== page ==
The Homebrew Electronics Uno-Mos pedal (a clone of the AMZ Mosfet Booster) uses this mod as does the BYOC Tri-Boost mosfet section. Here is the Uno-Mos schematic for your reference; the BYOC is online in the instruction manual for that product.
To understand how that changes the response of the circuit, read this article which explains the differences between variable gain circuits and those with fixed gain into output volume controls.
Also, moving the volume pot to the output makes the pedal much more susceptible to loading caused by the next pedal and can reduce frequency response when driving long cables as explained in this article. The fixed low output impedance of the original design is the preferred method to get consistent full-range response.
Mosfet Static Protection
DO NOT use an LED instead of the zener diode for protection of the mosfet. I do not know how this mod got started at the DiY forum but it is not acceptable. The reverse breakdown voltage of a typical LED is rated at 5v minimum but is typically 15v to 25v, which is way too high for proper protection of the mosfet.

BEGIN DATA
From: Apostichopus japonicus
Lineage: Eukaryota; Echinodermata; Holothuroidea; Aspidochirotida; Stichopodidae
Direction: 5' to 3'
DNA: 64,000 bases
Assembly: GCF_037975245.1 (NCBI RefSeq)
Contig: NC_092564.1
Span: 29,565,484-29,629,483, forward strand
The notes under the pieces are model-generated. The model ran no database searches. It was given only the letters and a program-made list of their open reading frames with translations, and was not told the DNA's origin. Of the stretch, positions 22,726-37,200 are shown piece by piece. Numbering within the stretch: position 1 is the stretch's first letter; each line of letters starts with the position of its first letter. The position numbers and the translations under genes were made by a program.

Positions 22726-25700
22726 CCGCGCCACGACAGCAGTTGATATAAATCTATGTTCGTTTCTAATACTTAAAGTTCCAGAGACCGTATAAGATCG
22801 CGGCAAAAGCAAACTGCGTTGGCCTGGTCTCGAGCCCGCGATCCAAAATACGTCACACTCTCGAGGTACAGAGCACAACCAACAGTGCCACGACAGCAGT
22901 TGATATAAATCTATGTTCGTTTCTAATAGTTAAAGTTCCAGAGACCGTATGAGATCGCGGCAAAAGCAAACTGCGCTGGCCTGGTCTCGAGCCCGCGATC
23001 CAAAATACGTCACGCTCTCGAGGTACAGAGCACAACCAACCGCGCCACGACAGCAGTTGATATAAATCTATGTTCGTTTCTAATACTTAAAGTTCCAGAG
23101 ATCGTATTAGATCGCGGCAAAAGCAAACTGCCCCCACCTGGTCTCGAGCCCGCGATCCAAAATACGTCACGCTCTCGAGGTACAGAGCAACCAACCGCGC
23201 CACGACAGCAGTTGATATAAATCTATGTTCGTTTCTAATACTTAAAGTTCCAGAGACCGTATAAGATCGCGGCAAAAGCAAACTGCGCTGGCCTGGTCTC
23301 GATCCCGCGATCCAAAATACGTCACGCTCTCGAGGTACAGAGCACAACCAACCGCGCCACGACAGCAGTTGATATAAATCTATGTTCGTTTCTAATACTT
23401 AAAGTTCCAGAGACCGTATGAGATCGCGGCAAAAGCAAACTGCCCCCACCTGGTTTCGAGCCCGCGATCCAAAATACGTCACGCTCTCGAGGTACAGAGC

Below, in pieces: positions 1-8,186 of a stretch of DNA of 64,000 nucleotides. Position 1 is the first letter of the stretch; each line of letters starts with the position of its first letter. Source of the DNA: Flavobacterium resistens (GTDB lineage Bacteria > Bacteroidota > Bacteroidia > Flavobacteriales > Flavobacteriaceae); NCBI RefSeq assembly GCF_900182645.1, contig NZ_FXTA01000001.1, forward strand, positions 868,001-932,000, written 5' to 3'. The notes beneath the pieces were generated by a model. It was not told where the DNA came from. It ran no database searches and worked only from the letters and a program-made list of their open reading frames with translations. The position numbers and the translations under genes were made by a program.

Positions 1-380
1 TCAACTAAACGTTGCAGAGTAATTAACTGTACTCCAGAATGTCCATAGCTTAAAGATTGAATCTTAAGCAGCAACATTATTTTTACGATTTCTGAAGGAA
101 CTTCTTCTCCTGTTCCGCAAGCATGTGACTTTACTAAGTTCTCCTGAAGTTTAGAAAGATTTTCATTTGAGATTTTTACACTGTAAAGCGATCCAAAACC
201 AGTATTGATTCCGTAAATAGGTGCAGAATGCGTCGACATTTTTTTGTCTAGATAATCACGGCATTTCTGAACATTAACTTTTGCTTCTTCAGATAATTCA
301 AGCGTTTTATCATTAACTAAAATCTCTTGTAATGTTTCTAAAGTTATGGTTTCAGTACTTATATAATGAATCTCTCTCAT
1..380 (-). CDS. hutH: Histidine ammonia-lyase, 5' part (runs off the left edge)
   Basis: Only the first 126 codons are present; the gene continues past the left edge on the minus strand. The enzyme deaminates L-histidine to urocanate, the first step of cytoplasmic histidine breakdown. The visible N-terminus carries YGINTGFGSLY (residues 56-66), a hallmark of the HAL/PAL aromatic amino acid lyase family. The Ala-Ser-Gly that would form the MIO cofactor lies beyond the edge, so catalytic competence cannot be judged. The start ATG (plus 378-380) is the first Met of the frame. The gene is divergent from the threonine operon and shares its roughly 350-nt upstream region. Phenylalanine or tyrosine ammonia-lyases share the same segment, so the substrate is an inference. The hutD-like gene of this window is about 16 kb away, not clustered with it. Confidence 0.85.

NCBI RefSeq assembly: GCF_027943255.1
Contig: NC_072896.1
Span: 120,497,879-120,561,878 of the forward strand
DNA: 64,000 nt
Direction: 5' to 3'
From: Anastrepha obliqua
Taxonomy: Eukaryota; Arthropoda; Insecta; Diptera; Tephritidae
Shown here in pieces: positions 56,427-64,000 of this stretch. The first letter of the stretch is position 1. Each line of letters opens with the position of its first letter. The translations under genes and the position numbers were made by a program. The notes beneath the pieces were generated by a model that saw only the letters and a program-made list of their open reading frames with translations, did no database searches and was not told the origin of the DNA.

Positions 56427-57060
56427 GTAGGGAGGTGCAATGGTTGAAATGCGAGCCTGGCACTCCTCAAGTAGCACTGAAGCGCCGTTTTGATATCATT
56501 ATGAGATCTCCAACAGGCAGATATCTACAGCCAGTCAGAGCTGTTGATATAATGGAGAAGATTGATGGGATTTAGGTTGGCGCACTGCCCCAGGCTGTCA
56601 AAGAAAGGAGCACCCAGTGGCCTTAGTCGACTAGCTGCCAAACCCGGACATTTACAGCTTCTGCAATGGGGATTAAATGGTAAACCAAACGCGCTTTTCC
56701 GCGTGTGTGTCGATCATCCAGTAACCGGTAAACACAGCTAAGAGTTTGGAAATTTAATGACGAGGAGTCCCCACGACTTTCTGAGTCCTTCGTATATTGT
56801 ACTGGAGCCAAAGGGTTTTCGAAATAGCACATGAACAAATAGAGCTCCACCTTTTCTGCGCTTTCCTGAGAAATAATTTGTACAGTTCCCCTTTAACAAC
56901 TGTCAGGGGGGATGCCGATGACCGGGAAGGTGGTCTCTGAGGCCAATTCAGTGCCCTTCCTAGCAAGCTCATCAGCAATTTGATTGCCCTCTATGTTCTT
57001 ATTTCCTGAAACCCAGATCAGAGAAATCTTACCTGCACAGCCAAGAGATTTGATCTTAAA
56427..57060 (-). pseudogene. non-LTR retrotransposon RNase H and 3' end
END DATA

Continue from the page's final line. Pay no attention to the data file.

Pads for pulldown resistors are included on the pcb for use if the footswitch pops when you switch it on. The output resistor R7 should aways be used but the input pulldown R10 is optional. I suggest trying the pedal first without R10 and add it only if needed.
You can build a p-channel version of the mosfet booster using the AMZ pc board. None of the part values change except for the mosfet. You must reverse the power supply connection so that the voltage input is -9v, and the positive battery connection goes to ground. The electrolytic capacitors C3, C5 and C5 have to be turned around as does the D1 protection diode. Here is the p-mos schematic that reflects those changes. The p-channel transistor in the example is a BS250 mosfet.